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Temporal trends in occupational mortality in Brazil, 2010-2019

Tendência temporal da mortalidade por acidentes de trabalho no Brasil, 2010-2019

Ana Lys Marques Feitosa; Déborah Éllen de Matos Ribeiro; Fernando Ferraz do Nascimento; Hilda Maria Martins Bandeira; Márcio Dênis Medeiros Mascarenhas; Malvina Thaís Pacheco Rodrigues

DOI: 10.47626/1679-4435-2023-1111

ABSTRACT

INTRODUCTION: Occupational accidents represent a severe and complex public health issue.
OBJECTIVES: To identify temporal trends in occupational mortality in Brazil from 2010 to 2019.
METHODS: This was an ecological study with time series analysis using data from the Brazilian Ministry of Health Mortality Information System (Ministério da Saúde/ Sistema de Informações sobre Mortalidade). The mortality rate was calculated using Prais-Winsten estimation.
RESULTS: In the study period, 34,683 work-related deaths were recorded in Brazil, with a higher occurrence among White (51.0%) men (94.3%) aged 20 to 39 years (44.8%). The highest proportion of deaths (16.5%) was identified in the state of São Paulo. Regarding sex, temporal trends were stable for both men (annual percentage change [APC] = -1.7; 95%CI -3.9 to 0.7) and women (APC = -0.8; 95%CI -1.8 to 0.2). The age groups up to 19 years (APC = -5.1; 95%CI -9.0 to 1.1) and 20 to 39 years (APC = -3.3; 95%CI -6.0 to -0.5) showed a decreasing trend, while the remaining age groups showed a stable trend. Black race had a decreasing trend (APC = -8.1; 95%CI -10.7 to -5.5), while White (APC = -2.3; 95%CI -38.0 to 0.2) and mixed races (APC = -1.2; 95%CI -5.2 to 2.9) had a stable trend. Eight states showed a decreasing trend; only the state of Pará (APC = 2.1; 95%CI 0.8 to 3.4) showed an increasing trend, while the other states had a stable trend.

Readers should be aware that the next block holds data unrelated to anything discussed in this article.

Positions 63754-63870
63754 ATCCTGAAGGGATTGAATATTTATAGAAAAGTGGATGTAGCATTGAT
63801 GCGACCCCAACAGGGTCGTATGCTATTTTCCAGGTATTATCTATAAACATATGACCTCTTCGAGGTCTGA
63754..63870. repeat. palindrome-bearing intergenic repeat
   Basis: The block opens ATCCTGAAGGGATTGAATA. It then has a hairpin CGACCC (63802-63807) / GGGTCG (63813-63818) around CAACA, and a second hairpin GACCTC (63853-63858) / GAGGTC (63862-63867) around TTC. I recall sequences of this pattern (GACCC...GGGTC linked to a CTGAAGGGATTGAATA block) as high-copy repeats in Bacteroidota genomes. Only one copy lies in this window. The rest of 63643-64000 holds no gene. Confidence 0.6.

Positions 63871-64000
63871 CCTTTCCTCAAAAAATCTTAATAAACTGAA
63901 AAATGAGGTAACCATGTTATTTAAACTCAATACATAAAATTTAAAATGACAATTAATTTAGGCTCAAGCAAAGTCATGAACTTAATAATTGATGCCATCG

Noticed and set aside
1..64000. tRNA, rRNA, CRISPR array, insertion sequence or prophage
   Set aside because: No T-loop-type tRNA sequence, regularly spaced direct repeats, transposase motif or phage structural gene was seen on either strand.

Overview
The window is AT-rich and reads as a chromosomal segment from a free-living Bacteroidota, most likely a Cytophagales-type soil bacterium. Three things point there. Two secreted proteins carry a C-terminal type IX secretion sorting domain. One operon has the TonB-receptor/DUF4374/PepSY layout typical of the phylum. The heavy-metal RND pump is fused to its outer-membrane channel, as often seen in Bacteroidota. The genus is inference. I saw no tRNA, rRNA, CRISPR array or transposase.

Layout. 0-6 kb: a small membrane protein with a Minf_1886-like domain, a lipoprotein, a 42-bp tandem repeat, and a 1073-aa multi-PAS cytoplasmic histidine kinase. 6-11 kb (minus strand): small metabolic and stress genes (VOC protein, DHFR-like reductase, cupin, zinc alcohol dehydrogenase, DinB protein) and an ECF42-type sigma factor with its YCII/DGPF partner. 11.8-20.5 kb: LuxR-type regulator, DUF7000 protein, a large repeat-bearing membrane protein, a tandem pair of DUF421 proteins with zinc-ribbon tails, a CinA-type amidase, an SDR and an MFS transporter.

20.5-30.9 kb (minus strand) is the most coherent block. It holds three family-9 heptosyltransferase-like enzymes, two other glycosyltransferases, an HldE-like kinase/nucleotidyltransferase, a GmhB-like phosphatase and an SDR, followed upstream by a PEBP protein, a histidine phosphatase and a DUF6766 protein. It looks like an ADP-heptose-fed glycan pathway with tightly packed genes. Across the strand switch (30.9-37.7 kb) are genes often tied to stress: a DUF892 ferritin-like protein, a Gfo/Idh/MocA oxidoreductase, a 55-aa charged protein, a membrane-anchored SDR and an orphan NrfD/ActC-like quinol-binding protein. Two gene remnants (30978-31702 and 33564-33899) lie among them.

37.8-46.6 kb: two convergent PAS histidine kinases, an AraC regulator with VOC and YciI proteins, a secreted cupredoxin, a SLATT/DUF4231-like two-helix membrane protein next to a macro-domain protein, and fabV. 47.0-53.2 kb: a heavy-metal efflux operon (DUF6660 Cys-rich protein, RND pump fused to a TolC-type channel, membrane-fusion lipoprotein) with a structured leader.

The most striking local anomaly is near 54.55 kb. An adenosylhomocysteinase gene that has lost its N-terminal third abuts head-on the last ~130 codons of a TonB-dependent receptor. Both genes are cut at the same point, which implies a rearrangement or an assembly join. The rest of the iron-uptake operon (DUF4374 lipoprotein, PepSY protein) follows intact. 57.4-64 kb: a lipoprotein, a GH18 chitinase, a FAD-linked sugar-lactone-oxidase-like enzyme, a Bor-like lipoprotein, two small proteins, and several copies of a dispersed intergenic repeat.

CONCLUSIONS: Temporal trends in occupational mortality were stable for most of the indicators evaluated. There is a lack of measures contributing to occupational safety and health in Brazil.

Keywords: occupational mortality; time series studies; health information systems.

RESUMO

INTRODUÇÃO: Acidentes de trabalho representam um grave e complexo problema de saúde pública.
OBJETIVOS: Analisar a tendência temporal da mortalidade por acidentes de trabalho no Brasil no período de 2010 a 2019.
MÉTODOS: Estudo ecológico de séries temporais, com dados do Sistema de Informações sobre Mortalidade. Calculou-se a taxa de mortalidade utilizando regressão de Prais-Winsten.
RESULTADOS: Foram registrados 34.683 óbitos decorrentes de acidentes de trabalho no país, com maior ocorrência no sexo masculino (94,3%), na faixa etária de 20 a 39 anos (44,8%) e na raça branca (51,0%). A maior proporção de óbitos foi identificada no estado de São Paulo (16,5%). A tendência temporal apresentou estabilidade no sexo masculino (variação percentual anual (VPA) = -1,7; IC95% -3,9 a 0,7) e feminino (VPA = -0,8; IC95% -1,8 a 0,2). A tendência revelou decréscimo nas faixas etárias de até 19 anos (VPA = -5,1; IC95% -9,0 a 1,1) e de 20 a 39 anos (VPA = -3,3; IC95% -6,0 a -0,5), enquanto as demais faixas apresentaram estabilidade. A raça preta apresentou decréscimo (VPA = -8,1; IC95% -10,7 a -5,5), enquanto a branca (VPA = -2,3; IC95% -38,0 a 0,2) e a parda (VPA = -1,2; IC95% -5,2 a 2,9) apresentaram estabilidade. Oito unidades da federação apresentaram decréscimo; apenas o estado do Pará (VPA = 2,1; IC95% 0,8 a 3,4) apresentou acréscimo, enquanto as demais unidades registraram estabilidade.
CONCLUSÕES: A tendência temporal da taxa de mortalidade apresentou estabilidade na maior parte dos indicadores avaliados. Percebe-se a carência de discussões que possam contribuir com ações no campo da segurança e saúde no trabalho.